Addressing the possibility that an increase in violations would lead to stricter guidelines on self-isolation, Baetz said that most people entering the NWT are following the rules, doing their symptom checks and fulfilling the entire 14 days of the isolation periods.

“As a compliance and enforcement team we try to make sure that we follow up on any complaints that we get and that we try to make sure that we have a really clear understanding of who or where or which of the four (isolation) hubs we're having challenges with and trying to ensure that we're aware of the situation where people might not be following the self-isolation (rules) and dealing with it.”

Kandola added that residents could contact the ProtectNWT line about non-compliance concerns and the task force would follow up and investigate the complaints.

Out of a total of 2,117 compliance cases investigated in the NWT, there have been 208 verbal and written warnings and no court summons, Wednesday's report shows.

Identifying Covid locations

Health authorities have a policy of not identifying Covid cases if they occur in small communities so as not to contribute to any social stigmatization.

Although news media reported in April that a positive case was diagnosed in an individual from Fort Resolution, Mike Westwick, OCPHO spokesperson reiterated on Wednesday that the office never confirmed there was a case in that community.

RELATED REPORTING: ‘It’s pretty damn scary’: Grandfather worried after COVID-19 reported in Fort Resolution

Kandola said the exception to that policy is when someone's non-compliance with health regulations puts at risk other members of the territory.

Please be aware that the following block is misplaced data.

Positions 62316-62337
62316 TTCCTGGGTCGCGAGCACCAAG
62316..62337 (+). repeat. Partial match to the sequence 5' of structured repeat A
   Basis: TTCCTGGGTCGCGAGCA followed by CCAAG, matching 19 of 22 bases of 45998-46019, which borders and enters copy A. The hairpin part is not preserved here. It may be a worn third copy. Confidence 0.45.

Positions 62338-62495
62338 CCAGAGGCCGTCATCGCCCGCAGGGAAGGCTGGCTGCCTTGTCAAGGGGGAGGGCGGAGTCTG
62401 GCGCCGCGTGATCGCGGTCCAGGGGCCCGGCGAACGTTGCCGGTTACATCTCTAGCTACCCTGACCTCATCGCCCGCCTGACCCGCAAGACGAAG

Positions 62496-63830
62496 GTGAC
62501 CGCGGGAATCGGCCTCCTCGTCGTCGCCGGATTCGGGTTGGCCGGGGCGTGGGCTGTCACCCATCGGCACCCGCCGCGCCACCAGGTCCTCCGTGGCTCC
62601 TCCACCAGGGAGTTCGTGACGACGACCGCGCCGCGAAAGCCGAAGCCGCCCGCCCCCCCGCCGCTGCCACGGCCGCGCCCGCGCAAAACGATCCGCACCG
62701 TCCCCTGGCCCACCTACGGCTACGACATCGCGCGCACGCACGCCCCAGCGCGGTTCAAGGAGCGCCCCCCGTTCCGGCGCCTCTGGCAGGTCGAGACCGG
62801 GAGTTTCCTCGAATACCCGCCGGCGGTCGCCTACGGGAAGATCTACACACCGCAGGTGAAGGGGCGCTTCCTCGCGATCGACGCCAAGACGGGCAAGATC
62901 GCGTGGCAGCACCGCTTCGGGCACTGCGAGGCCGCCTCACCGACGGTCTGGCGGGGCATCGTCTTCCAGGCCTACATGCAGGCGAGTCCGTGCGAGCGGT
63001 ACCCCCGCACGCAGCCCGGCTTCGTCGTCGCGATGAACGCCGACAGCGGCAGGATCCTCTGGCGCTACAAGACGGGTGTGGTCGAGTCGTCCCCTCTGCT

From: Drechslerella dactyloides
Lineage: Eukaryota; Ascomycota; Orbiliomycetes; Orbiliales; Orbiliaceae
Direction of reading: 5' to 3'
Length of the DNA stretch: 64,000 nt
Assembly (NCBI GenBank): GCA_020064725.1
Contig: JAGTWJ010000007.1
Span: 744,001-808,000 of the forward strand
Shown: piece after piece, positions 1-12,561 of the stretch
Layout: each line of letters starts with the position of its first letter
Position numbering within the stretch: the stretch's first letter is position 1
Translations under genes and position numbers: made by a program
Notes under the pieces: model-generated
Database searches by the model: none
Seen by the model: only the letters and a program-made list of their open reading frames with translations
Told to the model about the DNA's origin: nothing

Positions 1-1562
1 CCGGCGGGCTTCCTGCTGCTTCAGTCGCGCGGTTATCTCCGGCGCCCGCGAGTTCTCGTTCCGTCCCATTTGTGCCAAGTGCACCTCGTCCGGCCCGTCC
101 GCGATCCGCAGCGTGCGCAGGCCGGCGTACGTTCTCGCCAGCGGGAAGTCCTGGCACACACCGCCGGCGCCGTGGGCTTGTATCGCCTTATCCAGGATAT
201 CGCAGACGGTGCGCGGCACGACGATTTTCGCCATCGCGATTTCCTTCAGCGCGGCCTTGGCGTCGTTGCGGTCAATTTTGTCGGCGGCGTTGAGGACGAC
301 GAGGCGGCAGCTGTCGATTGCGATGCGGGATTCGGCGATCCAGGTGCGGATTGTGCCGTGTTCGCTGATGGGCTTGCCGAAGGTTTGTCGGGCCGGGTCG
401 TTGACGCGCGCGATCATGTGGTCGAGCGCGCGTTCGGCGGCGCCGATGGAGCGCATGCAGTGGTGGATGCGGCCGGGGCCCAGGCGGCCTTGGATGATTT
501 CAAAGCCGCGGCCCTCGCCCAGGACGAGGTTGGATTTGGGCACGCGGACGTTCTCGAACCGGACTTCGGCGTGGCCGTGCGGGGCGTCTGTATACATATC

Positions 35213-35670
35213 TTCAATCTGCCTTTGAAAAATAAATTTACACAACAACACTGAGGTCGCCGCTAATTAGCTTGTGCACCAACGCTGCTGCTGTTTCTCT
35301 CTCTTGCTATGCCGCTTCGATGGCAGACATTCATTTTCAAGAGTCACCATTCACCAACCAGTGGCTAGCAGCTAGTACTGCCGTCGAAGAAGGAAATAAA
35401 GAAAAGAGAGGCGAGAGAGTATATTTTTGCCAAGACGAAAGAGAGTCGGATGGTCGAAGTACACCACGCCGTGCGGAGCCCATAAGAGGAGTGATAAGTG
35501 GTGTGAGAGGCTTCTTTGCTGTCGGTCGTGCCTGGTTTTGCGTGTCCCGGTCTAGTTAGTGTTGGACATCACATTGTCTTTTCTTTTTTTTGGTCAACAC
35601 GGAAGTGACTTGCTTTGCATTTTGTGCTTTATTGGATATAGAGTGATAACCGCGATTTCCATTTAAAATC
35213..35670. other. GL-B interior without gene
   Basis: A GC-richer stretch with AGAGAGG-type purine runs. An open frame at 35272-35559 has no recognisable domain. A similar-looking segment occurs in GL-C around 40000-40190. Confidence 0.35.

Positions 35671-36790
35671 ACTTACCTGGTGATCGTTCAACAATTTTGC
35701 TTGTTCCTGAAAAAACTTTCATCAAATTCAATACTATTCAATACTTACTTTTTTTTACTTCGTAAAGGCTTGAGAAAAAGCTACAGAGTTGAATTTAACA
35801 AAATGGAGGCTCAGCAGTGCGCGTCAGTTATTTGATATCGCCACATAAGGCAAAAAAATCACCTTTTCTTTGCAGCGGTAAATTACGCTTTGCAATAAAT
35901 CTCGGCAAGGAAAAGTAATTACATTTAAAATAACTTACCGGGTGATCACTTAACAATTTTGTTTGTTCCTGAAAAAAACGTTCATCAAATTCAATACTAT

“If they had a number of exposures, if they didn't self-isolate for 14 days, didn't socially distance, didn't call ahead to the healthcare centre, (or) exposed people and we couldn't get a good sense of who the contacts would be, we would definitely advertise that if anyone was seen in this vicinity between this and this time there's a possibility you could have been exposed, please identity yourself to the health centre.

“These are ways we would want to protect the public health.”

In situations where no one else was put at risk by a positive case, Kandola said there is no additional benefit in causing increased harm by stigmatizing that individual.

Rapid testing benefits

A new Covid rapid testing device known as BioFire is scheduled to become operational at Stanton Territorial Hospital in September.

RELATED REPORTING: NWT stuck in phase two of recovery plan as rest of Canada moves forward

Kandola said that one of the additional benefits of receiving test results faster is getting people back to normal life sooner.

“(BioFire) would allow kids ... to get tested, get the results quicker and if they're negative, get them back into school, get people back into work a lot quicker,” she said.

The expansion of rapid testing to a wider range of people would depend on the testing supplies, Kandola added. A national shortage of testing cartridges for the rapid testing GeneXpert devices has meant that testing with the two GeneXpert kits at Stanton are reserved for people deemed high-risk.

RELATED REPORTING: Rapid Covid-19 testing kits in use in Yellowknife, but most tests still shipped to Alberta

In regards to whether faster testing capabilities would permit the reduction of self-isolation periods from two weeks to one week, Kandola said isolation period issues were still under review.